Acromegaly is an endocrine disorder where there is a hormonal imbalance in the body. The condition is caused by too much growth hormone (GH).
Growth hormone is normally produced by the pituitary gland. This is a small pea-sized gland that lies within the brain. In acromegaly, the pituitary produces excessive amounts of GH.
The excess production may be due to a benign, or noncancerous, tumor on the pituitary. These tumors are called adenomas.
Without treatment acromegaly can cause severe complications and even death. Acromegaly is treatable in most patients. It has a slow and gradual onset and often goes un-noticed in its initial phases.
Acromegaly may lead to other disorders including:
If the disorder occurs in childhood, it leads to gigantism rather than acromegaly. In children excess growth hormone leads to excess prolongation of the long bones (in the legs) and this leads to excessive height gain.
The long bones in response to the growth hormone especially grow at the growth plates—areas near either end of the bone. Once the child attains puberty, the growth plates fuse and thus after attainment of puberty excess growth hormone does not lead to gigantism or excessive height gain.
Those with acromegaly usually have no growth of their limbs. However bones of the hands, feet, and face can still grow and these begin to grow. The hands appear like spades. The face bones grow to alter the shape of the face. The jaw becomes larger, with spaces appearing between the teeth, and the eyebrows become more prominent. The skin becomes rough and oily and there is excessive growth of the tongue as well.
Acromegaly is most often diagnosed in middle-aged adults between ages 40 and 45. Symptoms of the condition may appear at any age. Around 3 to 4 million persons are affected annually.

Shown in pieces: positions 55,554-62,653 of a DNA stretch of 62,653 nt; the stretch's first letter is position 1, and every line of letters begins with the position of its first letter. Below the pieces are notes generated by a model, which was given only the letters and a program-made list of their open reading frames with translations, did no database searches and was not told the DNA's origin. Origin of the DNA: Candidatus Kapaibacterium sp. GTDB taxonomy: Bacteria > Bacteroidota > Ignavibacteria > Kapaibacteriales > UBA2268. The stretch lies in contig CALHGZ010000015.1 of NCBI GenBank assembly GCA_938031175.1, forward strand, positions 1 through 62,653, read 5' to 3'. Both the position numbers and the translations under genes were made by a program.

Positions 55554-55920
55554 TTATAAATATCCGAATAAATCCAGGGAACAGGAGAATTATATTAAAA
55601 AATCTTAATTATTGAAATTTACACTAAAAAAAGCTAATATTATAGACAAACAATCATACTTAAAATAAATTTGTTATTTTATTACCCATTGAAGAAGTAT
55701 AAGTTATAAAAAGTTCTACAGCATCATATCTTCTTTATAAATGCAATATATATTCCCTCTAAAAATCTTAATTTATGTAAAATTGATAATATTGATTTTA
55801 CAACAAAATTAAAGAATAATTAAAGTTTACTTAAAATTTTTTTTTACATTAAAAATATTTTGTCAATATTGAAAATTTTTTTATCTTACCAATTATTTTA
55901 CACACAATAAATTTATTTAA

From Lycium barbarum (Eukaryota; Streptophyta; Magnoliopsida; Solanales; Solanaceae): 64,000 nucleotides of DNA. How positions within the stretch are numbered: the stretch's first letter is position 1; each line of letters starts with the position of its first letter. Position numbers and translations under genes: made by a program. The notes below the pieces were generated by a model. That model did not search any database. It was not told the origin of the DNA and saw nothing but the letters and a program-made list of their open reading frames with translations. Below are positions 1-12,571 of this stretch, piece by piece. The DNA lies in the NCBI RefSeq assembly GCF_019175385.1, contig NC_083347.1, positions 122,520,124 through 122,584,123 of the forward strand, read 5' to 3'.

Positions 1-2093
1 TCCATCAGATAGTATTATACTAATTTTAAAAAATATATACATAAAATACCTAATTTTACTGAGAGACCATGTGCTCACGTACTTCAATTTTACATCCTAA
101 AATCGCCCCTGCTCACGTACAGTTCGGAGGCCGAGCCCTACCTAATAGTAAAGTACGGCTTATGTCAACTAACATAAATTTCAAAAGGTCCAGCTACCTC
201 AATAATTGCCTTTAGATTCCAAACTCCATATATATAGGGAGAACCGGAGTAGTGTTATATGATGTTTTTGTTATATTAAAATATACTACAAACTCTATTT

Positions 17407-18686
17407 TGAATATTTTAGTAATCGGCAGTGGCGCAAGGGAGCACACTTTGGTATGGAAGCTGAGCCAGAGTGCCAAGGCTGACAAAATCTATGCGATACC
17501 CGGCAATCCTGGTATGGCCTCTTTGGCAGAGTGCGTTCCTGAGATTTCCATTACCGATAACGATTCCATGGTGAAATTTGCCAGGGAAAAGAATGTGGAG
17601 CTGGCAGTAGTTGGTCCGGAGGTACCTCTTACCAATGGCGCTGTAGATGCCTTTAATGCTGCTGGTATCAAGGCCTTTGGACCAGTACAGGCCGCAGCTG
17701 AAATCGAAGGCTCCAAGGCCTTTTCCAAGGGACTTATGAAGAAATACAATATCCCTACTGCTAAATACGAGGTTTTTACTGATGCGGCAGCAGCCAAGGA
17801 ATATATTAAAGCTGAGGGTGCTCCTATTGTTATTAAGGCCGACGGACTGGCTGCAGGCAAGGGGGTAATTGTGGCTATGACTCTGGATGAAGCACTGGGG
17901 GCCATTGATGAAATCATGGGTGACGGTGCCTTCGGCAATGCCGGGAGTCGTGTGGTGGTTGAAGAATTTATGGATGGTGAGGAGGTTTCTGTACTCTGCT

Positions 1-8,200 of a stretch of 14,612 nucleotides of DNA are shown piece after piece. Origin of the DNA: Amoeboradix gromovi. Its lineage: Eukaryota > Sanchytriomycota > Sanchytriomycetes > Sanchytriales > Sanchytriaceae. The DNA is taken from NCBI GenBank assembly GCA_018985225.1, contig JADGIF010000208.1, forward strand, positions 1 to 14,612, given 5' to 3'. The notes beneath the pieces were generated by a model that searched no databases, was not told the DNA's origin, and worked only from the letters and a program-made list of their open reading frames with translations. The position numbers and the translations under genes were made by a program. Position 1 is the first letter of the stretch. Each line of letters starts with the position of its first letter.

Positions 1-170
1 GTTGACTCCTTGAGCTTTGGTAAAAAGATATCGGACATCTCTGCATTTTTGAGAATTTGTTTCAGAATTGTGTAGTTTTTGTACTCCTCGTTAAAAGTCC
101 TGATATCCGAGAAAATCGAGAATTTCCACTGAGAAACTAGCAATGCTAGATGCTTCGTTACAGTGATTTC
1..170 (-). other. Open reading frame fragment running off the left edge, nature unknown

Treatment is targeted towards the pituitary tumor. The tumor may be treated using a combination of surgery to remove the tumour, radiotherapy to destroy any tumour cells and drugs to suppress the production of further growth hormone.
Acromegaly has a slow or gradual onset and the symptoms are also slow to appear. Obvious changes in appearance may not be detected immediately unless present photographs or appearance is compared with earlier photographs.
Some of the symptoms of acromegaly include:-
Growth hormone is produced and released by the pituitary gland. This is a pea-sized gland just below the brain. Normal release of growth hormone before attainment of puberty allows for normal growth of humans.
Growth hormone release is stimulated by the hypothalamus of the brain. The hypothalamus makes hormones that regulate the pituitary. One of the hormones that regulates the growth hormone is the growth hormone-releasing hormone (GHRH), which stimulates the pituitary gland to produce GH.
When growth hormone is released into the blood, it stimulates the liver to produce another hormone – insulin-like growth factor 1 (IGF-1). This IGF-1 causes growth of muscle, bones and cartilage throughout the body. In adults this process is required for growth and repair of body tissues.
The hypothalamus makes another hormone called somatostatin. This inhibits GH production and release. Normally the levels of each of the four hormones – GHRH, Somatostatin, Growth Hormone and IGF-1 are tightly regulated by each other and by other factors such as sleep, exercise, blood sugar levels, stress etc.